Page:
Sewing Vocabulary - Backstitch to Binding

Sewing Vocabulary - Backstitch to Binding
Here is another installment of my glossary of sewing terms. I hope you find it to be interesting and educational.

Backstitch – The anchor stitches at the beginning and end of seams where stitches are made backward over previous stitches to lock them in place. Some sewing machines have an automatic feature for this.
Ballpoint needle – Ballpoint needles have a rounded point to prevent snagging of knit fabrics (for more discussion on needle types, please read my article about sewing machine needle types).

Bar tack – A bar tack is used to reinforce areas of heavy use, such as on pockets and belt loops. It looks like a short, narrow line of satin stitching. Some sewing machines have an automatic bar tack stitch, but if not, you can easily adjust the width and density of your zig-zag to sew a bar tack.

Example of a Basting Stitch
Baste/basting – This is temporary stitching using long stitches to hold parts of a sewing project together that is more secure than simply pinning. Once the permanent seam is in place, basting stitches are usually removed. If you are basting by machine, program the stitch length to be 6-8 stitches per inch. If basting by hand, use a long, loose running stitch. In both cases, you should use a contrasting color so that you will be able to tell which thread is the basting thread. This will prevent bitter tears of frustration when you realize that you have just ripped out the stitches you wanted to keep. Or so I hear, anyway. Examples of good places to use basting are zippers and hems. I often baste when using delicate fabrics that mark easily such as chiffon or velvet. You do not want to be ripping stitches out of these types of fabrics if you can avoid it.

Batting – Flattened goods that are manufactured using natural, synthetic and blended fibers and used to add fullness or “fluff” to items. Natural materials include cotton, wool (or fleece), silk and bamboo. Synthetic batting is typically made from polyester. Batting can also be blends of both natural and synthetic fibers. They are made in different thicknesses (called lofts) and can be purchased by the yard or in precut sizes. The most exotic batting I have encountered was a blend of sheep’s wool and alpaca fleece.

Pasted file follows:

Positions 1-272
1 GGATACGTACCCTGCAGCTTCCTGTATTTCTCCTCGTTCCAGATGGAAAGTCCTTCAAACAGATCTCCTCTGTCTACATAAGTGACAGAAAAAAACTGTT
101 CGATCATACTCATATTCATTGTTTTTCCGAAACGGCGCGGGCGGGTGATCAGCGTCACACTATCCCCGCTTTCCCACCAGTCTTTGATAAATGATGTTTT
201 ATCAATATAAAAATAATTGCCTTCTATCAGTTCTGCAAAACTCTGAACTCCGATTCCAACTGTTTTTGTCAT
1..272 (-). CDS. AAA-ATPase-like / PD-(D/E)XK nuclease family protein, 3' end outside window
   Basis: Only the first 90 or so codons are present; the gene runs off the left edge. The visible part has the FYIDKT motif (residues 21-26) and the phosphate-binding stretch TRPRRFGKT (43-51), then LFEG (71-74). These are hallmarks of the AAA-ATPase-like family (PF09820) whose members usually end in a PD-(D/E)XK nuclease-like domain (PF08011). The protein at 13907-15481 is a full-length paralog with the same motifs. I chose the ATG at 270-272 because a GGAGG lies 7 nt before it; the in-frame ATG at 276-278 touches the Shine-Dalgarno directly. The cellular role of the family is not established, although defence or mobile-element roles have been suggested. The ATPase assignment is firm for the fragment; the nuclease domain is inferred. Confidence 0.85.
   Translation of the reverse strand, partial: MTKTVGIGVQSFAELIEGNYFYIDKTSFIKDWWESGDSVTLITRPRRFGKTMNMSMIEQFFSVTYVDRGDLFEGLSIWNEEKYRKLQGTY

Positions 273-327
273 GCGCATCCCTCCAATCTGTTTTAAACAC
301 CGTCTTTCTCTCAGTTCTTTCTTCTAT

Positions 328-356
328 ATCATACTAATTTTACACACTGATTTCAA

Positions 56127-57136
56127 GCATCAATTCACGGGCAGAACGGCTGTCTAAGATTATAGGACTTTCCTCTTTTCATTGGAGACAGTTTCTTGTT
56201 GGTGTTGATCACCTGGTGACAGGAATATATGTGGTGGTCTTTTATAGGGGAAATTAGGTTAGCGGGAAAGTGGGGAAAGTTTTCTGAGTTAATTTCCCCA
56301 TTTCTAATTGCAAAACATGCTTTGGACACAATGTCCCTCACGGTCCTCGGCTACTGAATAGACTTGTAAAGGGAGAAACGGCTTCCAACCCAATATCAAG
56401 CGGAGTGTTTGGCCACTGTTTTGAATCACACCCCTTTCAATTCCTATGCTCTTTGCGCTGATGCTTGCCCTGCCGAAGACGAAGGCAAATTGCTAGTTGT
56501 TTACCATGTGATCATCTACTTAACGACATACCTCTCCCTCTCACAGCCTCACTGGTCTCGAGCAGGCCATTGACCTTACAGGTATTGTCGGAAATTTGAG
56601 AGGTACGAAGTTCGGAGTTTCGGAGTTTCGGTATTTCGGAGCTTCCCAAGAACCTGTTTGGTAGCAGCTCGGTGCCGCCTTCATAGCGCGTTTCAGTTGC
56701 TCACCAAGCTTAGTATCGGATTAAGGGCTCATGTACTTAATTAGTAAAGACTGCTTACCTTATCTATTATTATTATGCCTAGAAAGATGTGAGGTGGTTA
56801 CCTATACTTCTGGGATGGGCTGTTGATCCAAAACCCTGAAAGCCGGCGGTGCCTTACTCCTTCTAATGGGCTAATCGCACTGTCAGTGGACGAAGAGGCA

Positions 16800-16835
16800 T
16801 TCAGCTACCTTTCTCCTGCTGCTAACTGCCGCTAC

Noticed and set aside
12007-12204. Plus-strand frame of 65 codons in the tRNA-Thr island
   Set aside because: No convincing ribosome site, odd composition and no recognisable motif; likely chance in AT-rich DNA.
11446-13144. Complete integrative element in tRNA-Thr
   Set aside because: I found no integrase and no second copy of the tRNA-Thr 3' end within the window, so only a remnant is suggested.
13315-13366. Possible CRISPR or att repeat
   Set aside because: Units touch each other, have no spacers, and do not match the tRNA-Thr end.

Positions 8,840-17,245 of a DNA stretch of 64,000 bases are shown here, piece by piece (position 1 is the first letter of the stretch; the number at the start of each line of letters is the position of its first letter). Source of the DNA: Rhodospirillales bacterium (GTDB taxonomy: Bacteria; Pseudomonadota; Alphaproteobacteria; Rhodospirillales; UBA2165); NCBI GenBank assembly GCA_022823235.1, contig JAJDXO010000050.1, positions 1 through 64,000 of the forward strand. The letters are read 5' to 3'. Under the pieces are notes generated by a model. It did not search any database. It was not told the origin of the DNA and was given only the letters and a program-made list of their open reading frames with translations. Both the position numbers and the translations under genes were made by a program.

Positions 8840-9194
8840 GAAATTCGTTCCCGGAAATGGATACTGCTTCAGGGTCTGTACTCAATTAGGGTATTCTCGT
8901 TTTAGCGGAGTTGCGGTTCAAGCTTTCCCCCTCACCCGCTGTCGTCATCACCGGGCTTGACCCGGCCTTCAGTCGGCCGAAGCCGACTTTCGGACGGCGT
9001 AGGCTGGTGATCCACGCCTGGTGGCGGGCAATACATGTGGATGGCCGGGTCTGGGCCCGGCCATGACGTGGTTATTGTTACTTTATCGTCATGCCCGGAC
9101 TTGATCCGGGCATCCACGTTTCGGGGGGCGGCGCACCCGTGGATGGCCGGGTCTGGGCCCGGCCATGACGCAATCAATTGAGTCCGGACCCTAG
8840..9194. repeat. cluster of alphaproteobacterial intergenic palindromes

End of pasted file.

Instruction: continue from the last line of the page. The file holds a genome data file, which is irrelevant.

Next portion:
Direction of the Bias

Bias – A diagonal line across the weave of fabric. If your pattern instructs you to cut a piece on the bias, the grain line on the pattern should run at a 45 degree angle from the selvage. The reason for doing this is to give the piece you are cutting more ability to stretch. Fabric cut on the bias drapes differently than when it is cut on straight of the grain and can completely change the look of a skirt or dress.

Bias binding/bias tape – binding strip (see below) cut on the bias. Bias binding has more stretch than straight-cut binding and can be used on curved edges. Bias binding can be purchased pre-made in packages or cut from matching fabric. Bias binding is also thought to be more durable as edging on quilts because the wear on the edges is spread across multiple fibers (at an angle), rather than along just a few threads.

Binding – A narrow strip of fabric used to enclose or cover up raw edges of fabric. It can be used to finish the edges of a quilt or blanket or as a finish on a garment. On garments, binding can be used to finish neck and armhole openings instead of a traditional facing. Binding (whether bias or straight) comes in single- and double-fold variations. With single-fold binding, the opposite edges of the fabric strip are folded to the middle of the strip; double-fold binding adds another fold at the middle of the strip so that the previously folded edges meet, making a “u” shaped fold.

Back to Glossary Index

Recommended Reading:
Sew Everything Workshop
This book is written in an engaging style and is chock-full of useful information. Better yet, it is spiral-bound so it lays flat on your table!

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Content copyright © 2019 by Tamara Bostwick. All rights reserved.
This content was written by Tamara Bostwick. If you wish to use this content in any manner, you need written permission. Contact Cheryl Ellex for details.